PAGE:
How to Create and Practice Your Pitch

pitch                                                     Image courtesy of Thinkstock

“Tell me about yourself.” It’s likely the first question you’ll be asked in an interview, at a job fair, or when meeting someone at a networking event. No matter what the situation, you need to pitch your goals and aspirations to people to explain what you want to do and how you’re going to make it happen — succinctly and quickly.

So, how do you get your pitch to be absolutely perfect? You have to craft it carefully, and you have to practice it. Here are some tips on creating your pitch, then practicing it to perfection:

1a. Write down every single thing you want to say
I’m so surprised by the amount of people who just blurt out their ideas in front of influential people. For most, when a pitch isn’t rehearsed or said on the fly, it comes out sounding extremely unprofessional; the only time you should give a pitch without knowing what you’re going to say before-hand is when you have a chance meeting with someone you know you won’t be able to schedule a real meeting with. Otherwise, write it down, scrutinize every word and make sure your message is clear and concise before you start saying it aloud.

1b. What should I say in my pitch?
That depends on which company/person you’re pitching to. For example, say you’re going to be pitching your skills, experiences, and passions in interviews with both AOL and Make Meaning. Your pitch for AOL should include your love of digital media and social content, whereas your pitch for Make Meaning should definitely say something about a love of crafts and party planning. Research whomever you’re pitching to thoroughly, and write your pitch specifically for them.

2. Practice in front of a mirror
Lock yourself in your room or bathroom and practice your pitch while looking in a mirror. Go through your entire pitch; listen to how you sound saying each word, and decide where to place appropriate inflections. Also look at your body language and facial expressions. Keep your eyes open and smile. Try to keep your body still, but not stiff (you’ll know if your stiff if your knees lock. You’ll want to move a little bit, just not too much.) You can gesticulate (use your arms and hands to “talk”), but don’t fidget (twirl your fingers, play with your hair, adjust your clothes, etc.) And don’t forget to keep eye contact with yourself.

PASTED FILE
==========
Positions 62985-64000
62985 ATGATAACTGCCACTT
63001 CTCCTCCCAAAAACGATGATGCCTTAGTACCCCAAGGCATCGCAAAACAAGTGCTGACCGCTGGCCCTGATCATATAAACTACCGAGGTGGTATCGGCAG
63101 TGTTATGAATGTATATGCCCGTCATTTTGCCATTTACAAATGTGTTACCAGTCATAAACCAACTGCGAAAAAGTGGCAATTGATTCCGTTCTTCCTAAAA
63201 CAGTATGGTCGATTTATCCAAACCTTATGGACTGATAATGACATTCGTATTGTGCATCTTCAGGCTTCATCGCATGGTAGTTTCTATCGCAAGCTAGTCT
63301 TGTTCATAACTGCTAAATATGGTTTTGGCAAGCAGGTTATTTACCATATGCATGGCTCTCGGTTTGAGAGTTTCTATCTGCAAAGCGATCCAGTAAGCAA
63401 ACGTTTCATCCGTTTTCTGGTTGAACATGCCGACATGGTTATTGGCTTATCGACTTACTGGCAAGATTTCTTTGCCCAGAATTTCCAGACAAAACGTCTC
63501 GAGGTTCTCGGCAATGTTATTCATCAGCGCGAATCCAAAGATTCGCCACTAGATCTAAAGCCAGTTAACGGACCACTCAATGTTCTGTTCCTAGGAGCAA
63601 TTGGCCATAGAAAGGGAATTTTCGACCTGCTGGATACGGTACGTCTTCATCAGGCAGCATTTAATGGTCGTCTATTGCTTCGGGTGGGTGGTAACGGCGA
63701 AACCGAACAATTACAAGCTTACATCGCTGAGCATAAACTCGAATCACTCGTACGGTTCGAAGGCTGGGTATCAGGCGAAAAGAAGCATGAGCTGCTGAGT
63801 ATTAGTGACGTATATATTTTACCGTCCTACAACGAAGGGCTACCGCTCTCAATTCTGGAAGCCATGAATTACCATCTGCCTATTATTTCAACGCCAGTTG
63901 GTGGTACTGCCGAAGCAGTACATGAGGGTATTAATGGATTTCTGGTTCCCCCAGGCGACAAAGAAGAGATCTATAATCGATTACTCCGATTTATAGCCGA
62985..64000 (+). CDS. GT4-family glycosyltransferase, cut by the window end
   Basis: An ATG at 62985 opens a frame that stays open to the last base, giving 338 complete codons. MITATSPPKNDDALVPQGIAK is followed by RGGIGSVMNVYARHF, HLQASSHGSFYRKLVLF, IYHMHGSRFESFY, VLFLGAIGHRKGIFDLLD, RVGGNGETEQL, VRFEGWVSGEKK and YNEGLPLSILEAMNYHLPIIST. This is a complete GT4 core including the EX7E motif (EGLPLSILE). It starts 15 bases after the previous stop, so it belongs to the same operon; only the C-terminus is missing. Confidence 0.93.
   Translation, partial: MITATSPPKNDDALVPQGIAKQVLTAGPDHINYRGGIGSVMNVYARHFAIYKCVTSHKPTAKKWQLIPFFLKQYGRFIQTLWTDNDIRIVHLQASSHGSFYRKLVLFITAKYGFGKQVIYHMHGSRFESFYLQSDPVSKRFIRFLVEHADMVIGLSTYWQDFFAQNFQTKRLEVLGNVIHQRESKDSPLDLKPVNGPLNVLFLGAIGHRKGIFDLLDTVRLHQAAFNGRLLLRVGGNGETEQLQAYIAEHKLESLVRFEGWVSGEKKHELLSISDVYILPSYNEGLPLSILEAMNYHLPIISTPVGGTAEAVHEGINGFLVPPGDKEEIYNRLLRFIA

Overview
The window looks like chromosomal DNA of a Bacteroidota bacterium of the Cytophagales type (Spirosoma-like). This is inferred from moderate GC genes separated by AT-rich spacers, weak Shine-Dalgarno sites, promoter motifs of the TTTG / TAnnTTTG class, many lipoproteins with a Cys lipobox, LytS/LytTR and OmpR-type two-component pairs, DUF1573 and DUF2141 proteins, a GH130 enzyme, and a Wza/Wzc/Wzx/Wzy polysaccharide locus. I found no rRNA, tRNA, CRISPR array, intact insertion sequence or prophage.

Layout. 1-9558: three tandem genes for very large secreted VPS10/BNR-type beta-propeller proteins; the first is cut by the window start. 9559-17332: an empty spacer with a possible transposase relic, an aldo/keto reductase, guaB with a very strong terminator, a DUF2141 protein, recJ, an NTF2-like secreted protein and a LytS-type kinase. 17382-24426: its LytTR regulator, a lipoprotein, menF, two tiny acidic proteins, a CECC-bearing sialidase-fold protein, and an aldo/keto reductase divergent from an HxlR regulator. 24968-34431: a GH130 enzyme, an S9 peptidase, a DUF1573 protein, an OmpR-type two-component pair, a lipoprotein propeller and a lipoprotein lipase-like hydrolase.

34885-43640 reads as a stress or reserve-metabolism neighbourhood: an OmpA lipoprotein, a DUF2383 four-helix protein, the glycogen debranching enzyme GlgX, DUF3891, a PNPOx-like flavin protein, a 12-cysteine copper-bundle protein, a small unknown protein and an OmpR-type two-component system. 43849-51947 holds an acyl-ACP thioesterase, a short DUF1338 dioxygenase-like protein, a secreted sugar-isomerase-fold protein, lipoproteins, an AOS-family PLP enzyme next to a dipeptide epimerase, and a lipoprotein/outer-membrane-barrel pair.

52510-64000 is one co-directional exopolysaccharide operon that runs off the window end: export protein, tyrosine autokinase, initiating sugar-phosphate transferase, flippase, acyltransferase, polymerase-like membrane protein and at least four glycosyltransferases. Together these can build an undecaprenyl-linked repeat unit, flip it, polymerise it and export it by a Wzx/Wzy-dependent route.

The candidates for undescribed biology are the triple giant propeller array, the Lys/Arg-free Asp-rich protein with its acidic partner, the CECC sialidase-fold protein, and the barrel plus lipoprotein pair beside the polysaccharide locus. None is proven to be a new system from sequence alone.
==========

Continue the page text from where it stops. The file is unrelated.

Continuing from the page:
3. Practice in front of your friends/ family
Practicing in front of a mirror is really helpful, but when it’s just you there, you may miss some things that need to be changed. Practice in front of an honest friend or family member (preferably one who is in the same or similar field you’re in.) Go through your entire pitch twice before taking suggestions; give your practice partner your written pitch and have them read along the first time through. Then have your practice partner note your stance, eye contact, and whether you hit all of the points in your pitch. If there are some things that need to be changed, do the entire pitch again. You can never practice too many times.

4. Relax
Even if you practice everyday, you’ll probably still be a little nervous when it comes time for the actual presentation. But, a serious case of the jitters will definitely turn off your audience.

Here are some great ways to calm your nerves before your pitch:

-Breathe. Take in a long breath, and hold it for ten seconds. Then, let it out as slowly as you can. Do this two or three times. The deep breathing will calm your heart rate and allow you to de-stress (fun fact, this technique will also stop your hiccups.)
-Eat something with peppermint. Peppermint relieves headaches and naturally reduces symptoms associated with nerves (sweating, tremors, etc.) Keep some Tic-Tacs, Altoids, or Wintergreen Lifesavers on you and eat one a few minutes before your interview. If you’d rather stay-all natural, mint leaves can be purchased at most grocery stores; bonus, the leaves will keep your breath fresh for quite a long time, whereas the candy will only keep your breath minty for a few minutes. Another alternative is a Migrastick, a roller containing peppermint and other essential oils. I’ve used these for years, and they’ve never failed to calm me or get rid of any headaches.
-Sing or hum to yourself. Pick your favorite tune and sing it quietly to yourself before pitch time comes. Go into the bathroom if you don’t want anyone to hear you and just sing the whole thing; you’ll feel instantly better hearing something familiar.

If you’d like to practice your pitching skills, join us for one of our upcoming events.

Do you have any tips for creating and giving the perfect pitch? Let us know in the comments. 

About the Author

Steph Lippitt attended Hofstra University, where she triple-majored in Publishing, Creative Writing, and living off of less than four hours of sleep a night. She was lucky enough to get internships at three incredible companies: DC Comics, Marvel Comics, and Sterling Publishing. Steph is currently the Education Assistant for Mediabistro, though she is also a Lead Blogger for NY Creative Interns and a regular volunteer for various comic conventions (New York Comic Con, MoCCA Fest). Steph enjoys reading every little bit of text she can possibly find, eating delicious and exotic-sounding foods, and going on random adventures in and around New York City. She also really appreciates air conditioning/space heaters in their respective seasons and loves writing about herself in the third person for blog bios.

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